Are we an unimaginative lot?
Yesterday I shared lunch with a good friend. He is a creative fellow, a man with a third eye who sees beyond the is of the mundane everyday and straight into the beautiful heart of life. Sitting on a bench in a crowded park, he can identify the decisive moment. He can capture the moment with his camera, slap a frame over it, and make you want to spend a week's salary to call it yours. He is a fine photographer. It is his gift.
We sat in the diner and he asked me how I knew that God is good. I was stumped, but not stumped in the "if God is so good, what about the starving Indian children," kind of way. Instead, I was definitionally stumped. What is "good," anyway? Isn't good, after all, subjective? Isn't it notional? Isn't "good" a subjective measuring stick?
For the first time, I thought about the term "good." For the first time, I wondered whether we all mean the same thing by it.
"'Good' is a known quotient, a thing around which entire catechisms have been written," you might say.
I've been considering my dear brothers in the developing world. Would the day-laborer in Rajpur call a warm cot and a loaf of bread good? Most certainly he would. Would we in the developed world call a warm cot and a loaf of bread good? Perhaps not. Be honest. Don't you wan't a little better than mere good?
Good is a matter of degrees, see.
"Didn't Jesus call God good?" you ask. Yes, he did. But even then, he didn't provide us any definition of "good," except to say that God was it.
"Seth, do you believe God is good?" you ask. Yes, I do. But does good to me mean the same thing that it does to you?
I wonder whether we're asking the right questions. It seems for all of our creativity, we're still mired down in vague, un-nuanced visions of God, and so many are still coming up empty. Perhaps it's difficult to see God as good when life takes a hard left turn. How do we know God is good then? What is good? I wonder instead, whether we ought to be asking a more imaginative, more creative question. I wonder whether we ought to be asking whether God is, in fact, God, and if so, whether he is in us, and for us, and through us. If we come away with the eternal yes to these questions, maybe we should just leave it at that and live in gratefulness.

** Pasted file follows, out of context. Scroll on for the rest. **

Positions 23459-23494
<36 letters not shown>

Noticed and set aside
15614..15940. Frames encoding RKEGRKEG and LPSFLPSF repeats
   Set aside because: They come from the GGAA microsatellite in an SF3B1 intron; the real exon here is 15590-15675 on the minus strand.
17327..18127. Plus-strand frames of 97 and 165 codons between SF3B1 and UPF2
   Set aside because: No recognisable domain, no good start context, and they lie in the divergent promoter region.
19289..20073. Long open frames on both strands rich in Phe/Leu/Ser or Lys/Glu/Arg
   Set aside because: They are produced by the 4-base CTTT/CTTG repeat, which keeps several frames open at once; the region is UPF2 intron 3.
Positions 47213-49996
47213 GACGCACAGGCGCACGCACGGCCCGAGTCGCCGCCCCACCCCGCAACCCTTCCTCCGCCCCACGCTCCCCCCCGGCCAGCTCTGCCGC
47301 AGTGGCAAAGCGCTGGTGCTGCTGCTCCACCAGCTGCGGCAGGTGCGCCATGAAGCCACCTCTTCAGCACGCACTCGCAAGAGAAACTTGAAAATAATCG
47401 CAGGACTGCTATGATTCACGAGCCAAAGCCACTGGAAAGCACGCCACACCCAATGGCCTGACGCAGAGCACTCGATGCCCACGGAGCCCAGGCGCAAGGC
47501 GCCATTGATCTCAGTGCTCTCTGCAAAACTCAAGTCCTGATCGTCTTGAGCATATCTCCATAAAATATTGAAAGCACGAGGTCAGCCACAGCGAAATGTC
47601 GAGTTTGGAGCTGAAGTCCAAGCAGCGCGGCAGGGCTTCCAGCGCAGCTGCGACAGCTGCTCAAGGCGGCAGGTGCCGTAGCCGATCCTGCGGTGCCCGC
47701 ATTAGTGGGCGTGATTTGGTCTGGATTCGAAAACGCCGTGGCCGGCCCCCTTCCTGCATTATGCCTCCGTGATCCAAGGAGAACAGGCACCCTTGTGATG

This year, I'm moving on, wrestling less with the questions of God's goodness and more with the mystery of God's Godness. I'm trying less to define all of His undefinable contours and accepting, instead, the reality of his indwelling.
Where does that leave me?
Perhaps it leaves me with a God who is bigger than my smallish notions of an acceptable Him.
Consider recovery from language limited, from the constraints of ever and always, from dualities of tender or capricious. Consider throwing off the yoke of subjectivity or objective knowing; instead, reach for the mystery of the air around you of everything that is eternal, un-understandably yours.
Photo by Capt' Gorgeous.